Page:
Victims' Families File Suit Over Rhode Island Club Fire Disaster

Families of Donald Roderiques, 46, and Tina Ayer, 33, bring wrongful death actions against 14 defendants.

The first of what is expected to be a flurry of civil lawsuits pertaining to the Rhode Island nightclub fire was filed Tuesday in Rhode Island Superior Court on behalf of relatives of two victims lost in the tragedy.

Family members of Donald Roderiques, 46, and Tina Ayer, 33, brought wrongful death actions against 14 defendants, including members of the band Great White, their tour manager, owners of the Station nightclub, the town of West Warwick and its fire inspector, according to the complaint. Allegations of negligence, products liability, breach of warranties and violations of state law are cited.

The plaintiffs are hoping for a jury trial, compensatory damages, punitive damages, and costs. Attorney Brian Cunha told the Associated Press he would seek at least $1 million for each of the families.

The fire that erupted at the Station club on February 20, while the metal band Great White had just begun their performance, took the lives of 98 people and left more than 180 people injured (see "Another Hospitalized Victim of Rhode Island Club Fire Dies"). The fire started when a spark from the band's pyrotechnic display ignited the soundproofing foam insulation that lined the walls of the club.

American Foam Corp., which manufactured and sold the foam insulation to the Station, is also named in the suit for allegedly failing to warn the club owners that the product they sold them was not flame-retardant.

Great White and their tour manager, Dan Biechele, are accused of negligence for using the pyrotechnics, while Station owners Michael and Jeffrey Derderian allegedly failed to obtain a license for the use of pyrotechnics; neglected to install fire-resistant soundproofing material; and didn't maintain, inspect and manage emergency lighting and exit signs at the club. The suit also claims that Station manager Paul Vanner warned the Derderians of the dangers inherent in using pyrotechnics at the club.

Great White contend they had been allowed to use the fiery effects in their stage show, while the Derderians maintain that the band used them without permission. An investigation by local, state and federal authorities is underway.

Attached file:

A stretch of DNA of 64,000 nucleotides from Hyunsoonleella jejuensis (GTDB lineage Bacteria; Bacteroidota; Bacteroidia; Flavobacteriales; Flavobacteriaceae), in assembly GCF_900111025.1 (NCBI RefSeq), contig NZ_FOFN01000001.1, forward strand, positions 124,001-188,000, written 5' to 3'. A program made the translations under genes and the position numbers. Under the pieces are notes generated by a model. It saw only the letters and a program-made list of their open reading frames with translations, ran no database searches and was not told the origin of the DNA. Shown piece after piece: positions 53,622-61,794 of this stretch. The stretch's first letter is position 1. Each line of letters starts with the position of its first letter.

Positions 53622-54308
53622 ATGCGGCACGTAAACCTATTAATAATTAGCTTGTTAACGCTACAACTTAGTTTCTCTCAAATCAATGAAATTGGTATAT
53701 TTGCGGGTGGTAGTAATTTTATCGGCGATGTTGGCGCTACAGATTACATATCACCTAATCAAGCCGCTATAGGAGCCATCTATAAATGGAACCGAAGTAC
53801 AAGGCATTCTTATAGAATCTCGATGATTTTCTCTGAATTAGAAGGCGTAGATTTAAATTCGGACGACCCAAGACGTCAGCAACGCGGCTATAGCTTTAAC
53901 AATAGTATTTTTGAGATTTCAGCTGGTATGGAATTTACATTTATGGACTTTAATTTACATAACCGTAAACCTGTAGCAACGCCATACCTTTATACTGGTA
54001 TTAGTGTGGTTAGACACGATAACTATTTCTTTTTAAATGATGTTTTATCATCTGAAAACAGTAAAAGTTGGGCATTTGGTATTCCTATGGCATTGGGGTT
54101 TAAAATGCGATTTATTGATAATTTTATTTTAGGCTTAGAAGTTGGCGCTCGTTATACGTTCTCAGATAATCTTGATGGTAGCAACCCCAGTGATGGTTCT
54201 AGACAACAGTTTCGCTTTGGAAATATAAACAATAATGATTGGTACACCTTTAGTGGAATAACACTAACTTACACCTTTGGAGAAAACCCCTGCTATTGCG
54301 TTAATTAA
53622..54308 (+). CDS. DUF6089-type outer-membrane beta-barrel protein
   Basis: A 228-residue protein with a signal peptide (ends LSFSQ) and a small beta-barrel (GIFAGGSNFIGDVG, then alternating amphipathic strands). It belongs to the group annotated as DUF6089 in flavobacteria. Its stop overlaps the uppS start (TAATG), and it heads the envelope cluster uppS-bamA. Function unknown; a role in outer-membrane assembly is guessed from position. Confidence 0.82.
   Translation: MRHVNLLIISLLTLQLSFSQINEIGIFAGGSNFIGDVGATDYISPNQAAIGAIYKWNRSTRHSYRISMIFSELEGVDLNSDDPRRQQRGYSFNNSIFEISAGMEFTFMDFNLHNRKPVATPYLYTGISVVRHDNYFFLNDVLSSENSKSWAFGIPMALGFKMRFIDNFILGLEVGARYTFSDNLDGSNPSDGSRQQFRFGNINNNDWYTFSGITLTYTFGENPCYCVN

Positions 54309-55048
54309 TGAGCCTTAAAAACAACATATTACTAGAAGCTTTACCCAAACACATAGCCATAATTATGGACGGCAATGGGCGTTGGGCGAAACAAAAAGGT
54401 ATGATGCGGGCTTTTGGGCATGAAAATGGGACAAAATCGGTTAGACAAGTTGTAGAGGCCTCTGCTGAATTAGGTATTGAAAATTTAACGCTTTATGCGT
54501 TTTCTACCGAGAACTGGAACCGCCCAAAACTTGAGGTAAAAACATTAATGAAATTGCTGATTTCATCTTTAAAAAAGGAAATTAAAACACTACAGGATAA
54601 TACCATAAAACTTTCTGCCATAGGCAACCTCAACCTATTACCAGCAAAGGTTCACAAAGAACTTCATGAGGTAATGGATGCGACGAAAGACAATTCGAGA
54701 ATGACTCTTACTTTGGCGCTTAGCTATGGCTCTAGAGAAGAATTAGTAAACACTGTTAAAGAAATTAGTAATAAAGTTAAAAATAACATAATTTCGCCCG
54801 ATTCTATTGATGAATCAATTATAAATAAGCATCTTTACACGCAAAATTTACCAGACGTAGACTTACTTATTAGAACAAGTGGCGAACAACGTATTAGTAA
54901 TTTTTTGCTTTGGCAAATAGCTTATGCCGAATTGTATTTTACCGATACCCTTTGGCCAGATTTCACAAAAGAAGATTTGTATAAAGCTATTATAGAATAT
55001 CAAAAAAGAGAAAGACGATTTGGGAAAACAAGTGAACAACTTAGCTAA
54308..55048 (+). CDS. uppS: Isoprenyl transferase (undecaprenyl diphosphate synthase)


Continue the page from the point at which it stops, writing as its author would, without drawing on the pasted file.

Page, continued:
West Warwick and its fire inspector, Denis Larocque, are being accused of not indicating the presence of flammable soundproofing material during previous fire inspections. Larocque, a 25-year veteran of the West Warwick Fire Department, last inspected the club in December and cited the owners for a series of violations that were subsequently remedied.

Cunha plans to amend the suit to include the families of other victims later this week.

State Rep. Tim Williamson, also the town solicitor of West Warwick, told the AP that the civil lawsuit was premature, given that a criminal investigation is still pending.

Neither the band's lawyers nor attorneys for the Derderians returned calls for comment by press time.

Meanwhile, Great White guitarist Mark Kendall gave his account of the events to a grand jury on Tuesday, according to statements made to WBZ-TV. Kendall spoke to the TV crew just before boarding a plane at T.F. Green Airport in Warwick, and added that he expected to return. Bassist David Filice was also spotted leaving the National Guard compound in East Greenwich, where the grand jury convened, though it's not known if he, too, had testified.

MTV News will revisit the recent nightclub tragedies in Rhode Island and Chicago and explore club safety issues in a special edition of "The Wrap" premiering Sunday (March 9) at 9:30 p.m. on MTV2. The special MTV News report will air again Tuesday (March 11) at 8:30 a.m., Wednesday (March 12) at 12:30 p.m., Friday (March 14) at 1 p.m., and Saturday (March 15) at 7:30 p.m. on MTV2.